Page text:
Nov 012020

The lecture at our AGM this year was given by Dr. Alan Greaves of the University of Liverpool. His talk was quite interactive, and also included some material that we don’t have permission to share on this website, but Dr. Greaves has given us permission to share the substance of his talk here.

The focus of the lecture was statues, something that is very topical in Bristol right now. In particular, Dr. Greaves looked at one particular statue that is now in the World Museum in Liverpool. It is titled “Sleeping Venus”, and if you click through to the Museum’s website you will see a fairly typical Roman statue of a near-naked woman reclining, apparently asleep.

The statue came to the Museum from the estate of Henry Blundell, a wealthy art collector who lived around the time of the Napoleonic Wars. Blundell records that this particular piece required extensive restoration before he was able to put it on display at his mansion, Ince Blundell Hall. It is the nature of this “restoration” that is of interest to us.

We know what the statue originally looked like because the statue was sketched by Blundell’s friend, Charles Townley. That sketch is part of a collection of that is now in the British Museum. Here it is.

The “restoration”, it seems, involved more taking away than repairing. The three child figures, one of whom was apparently suckling at the reclining figure’s breast, have been cut away and the statue repaired so that their removal is not obvious. A careful look at the Townley sketch also reveals a set of male genitals nestling between the thighs of the adult figure. These too have been removed. The crotch is now entirely smooth.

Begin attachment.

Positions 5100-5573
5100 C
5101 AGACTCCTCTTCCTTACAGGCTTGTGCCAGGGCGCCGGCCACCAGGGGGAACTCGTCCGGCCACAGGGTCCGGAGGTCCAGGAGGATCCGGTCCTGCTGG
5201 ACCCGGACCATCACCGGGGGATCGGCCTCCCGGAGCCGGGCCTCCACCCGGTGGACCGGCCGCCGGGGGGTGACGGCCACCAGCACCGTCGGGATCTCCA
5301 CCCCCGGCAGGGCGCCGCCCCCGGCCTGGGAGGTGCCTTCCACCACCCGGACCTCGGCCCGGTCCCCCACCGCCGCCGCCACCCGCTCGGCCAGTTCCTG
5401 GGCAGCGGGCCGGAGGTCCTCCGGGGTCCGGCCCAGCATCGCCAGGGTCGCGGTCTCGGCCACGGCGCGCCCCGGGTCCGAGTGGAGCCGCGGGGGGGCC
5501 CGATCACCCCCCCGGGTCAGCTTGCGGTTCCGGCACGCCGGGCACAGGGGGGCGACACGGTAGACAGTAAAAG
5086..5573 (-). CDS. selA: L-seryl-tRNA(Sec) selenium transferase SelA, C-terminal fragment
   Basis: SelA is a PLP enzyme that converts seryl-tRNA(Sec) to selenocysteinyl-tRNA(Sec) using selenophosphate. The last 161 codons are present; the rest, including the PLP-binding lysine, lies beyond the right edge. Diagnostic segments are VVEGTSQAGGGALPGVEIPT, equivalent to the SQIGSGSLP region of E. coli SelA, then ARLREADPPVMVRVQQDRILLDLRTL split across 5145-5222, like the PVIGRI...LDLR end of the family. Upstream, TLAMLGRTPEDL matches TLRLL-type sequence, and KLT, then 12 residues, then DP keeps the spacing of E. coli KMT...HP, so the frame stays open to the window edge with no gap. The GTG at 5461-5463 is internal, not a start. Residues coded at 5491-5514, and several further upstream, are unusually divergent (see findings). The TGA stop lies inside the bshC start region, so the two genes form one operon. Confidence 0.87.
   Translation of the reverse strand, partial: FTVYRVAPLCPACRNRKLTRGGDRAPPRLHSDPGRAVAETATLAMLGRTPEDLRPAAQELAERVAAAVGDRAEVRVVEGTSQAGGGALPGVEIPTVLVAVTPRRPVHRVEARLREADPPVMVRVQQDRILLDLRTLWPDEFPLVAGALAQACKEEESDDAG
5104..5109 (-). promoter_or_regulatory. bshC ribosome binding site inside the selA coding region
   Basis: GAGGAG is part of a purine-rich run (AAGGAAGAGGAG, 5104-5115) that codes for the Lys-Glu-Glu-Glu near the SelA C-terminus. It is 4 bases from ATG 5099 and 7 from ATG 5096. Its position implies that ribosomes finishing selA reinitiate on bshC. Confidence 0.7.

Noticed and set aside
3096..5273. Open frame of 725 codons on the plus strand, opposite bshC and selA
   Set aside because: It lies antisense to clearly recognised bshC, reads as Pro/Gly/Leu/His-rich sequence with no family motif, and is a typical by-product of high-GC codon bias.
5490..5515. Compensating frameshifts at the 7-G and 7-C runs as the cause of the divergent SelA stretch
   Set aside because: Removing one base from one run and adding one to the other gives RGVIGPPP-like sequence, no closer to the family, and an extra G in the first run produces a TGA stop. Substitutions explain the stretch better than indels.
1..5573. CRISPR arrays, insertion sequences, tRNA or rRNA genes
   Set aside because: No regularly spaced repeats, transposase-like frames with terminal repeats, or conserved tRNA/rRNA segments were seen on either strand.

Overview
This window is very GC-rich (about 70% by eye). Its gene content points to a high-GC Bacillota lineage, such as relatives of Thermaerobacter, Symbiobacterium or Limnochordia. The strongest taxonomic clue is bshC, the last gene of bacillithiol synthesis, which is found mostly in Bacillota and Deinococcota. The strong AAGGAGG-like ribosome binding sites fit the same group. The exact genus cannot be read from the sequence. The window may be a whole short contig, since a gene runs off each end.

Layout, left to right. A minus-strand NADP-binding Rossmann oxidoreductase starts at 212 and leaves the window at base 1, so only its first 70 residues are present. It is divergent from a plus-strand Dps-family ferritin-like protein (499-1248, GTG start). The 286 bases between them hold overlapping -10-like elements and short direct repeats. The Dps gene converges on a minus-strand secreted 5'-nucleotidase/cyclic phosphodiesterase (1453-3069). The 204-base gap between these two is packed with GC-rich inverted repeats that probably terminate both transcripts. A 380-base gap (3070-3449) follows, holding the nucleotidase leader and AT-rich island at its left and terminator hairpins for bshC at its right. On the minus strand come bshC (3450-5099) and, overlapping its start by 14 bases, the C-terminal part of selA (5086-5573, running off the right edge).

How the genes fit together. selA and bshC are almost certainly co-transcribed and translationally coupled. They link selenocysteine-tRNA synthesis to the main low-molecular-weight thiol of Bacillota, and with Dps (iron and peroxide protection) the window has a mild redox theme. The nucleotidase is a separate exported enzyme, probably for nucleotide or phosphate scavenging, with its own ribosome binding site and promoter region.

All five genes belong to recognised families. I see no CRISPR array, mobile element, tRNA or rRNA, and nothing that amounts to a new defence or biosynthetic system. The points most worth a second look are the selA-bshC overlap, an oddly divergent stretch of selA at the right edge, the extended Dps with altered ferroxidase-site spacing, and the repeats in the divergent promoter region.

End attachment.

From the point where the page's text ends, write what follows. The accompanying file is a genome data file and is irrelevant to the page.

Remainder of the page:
The original statue, therefore, was not of Venus, but of her child, Hermaphrodit(us/e), who is both male and female. This god was well known in the Roman world, and many statues of them exist. There is a very famous one in the Louvre in Paris. No one is entirely sure what these statues meant to the Romans. Modern historians, who are often as perturbed by such figures as Blundell, tend to assume that they were some sort of crude joke. However, one of the functions of the god appears to be to watch over (heterosexual) marriage, in which a man and a woman join together as one.

What we can say about the statue is that Blundell’s alterations have erased its original nature and function. It was acceptable in Georgian times to have a statue of a near-naked woman in your house or garden. It was not acceptable to show her breast-feeding, and it was absolutely not acceptable for her (him? them?) to have a penis.

The alterations also erase another facet of ancient life. A small percentage of human babies are born with ambiguous genitalia, or other features which cause them to not fit neatly into our categories of boy and girl. These days we call such people intersex. There are over 100 different known medical variations of the more common body types. For many decades it has been commonplace for such babies to be operated on while very young to make them appear less different. Such operations can lead to life-long medical problems. The fact that this has been done is generally kept highly secret, with only the doctors and parents knowing it has happened. This could not happen in ancient times. They didn’t have maternity hospitals, or sophisticated plastic surgery techniques.

In the more brutal ancient societies such as Sparta, and Rome in its early days, a baby who looked unusual in some way might well be killed. But by the time of the Empire social attitudes in Rome seem to have softened. One intersex person, a man called Favorinus, became a famous philosopher and a favourite of the Emperor Hadrian, despite having apparently never gone through male puberty. That’s an amazing achievement in a society as patriarchal as Rome.

The modern intersex rights movement is fighting to ban all surgery on infants. For more information see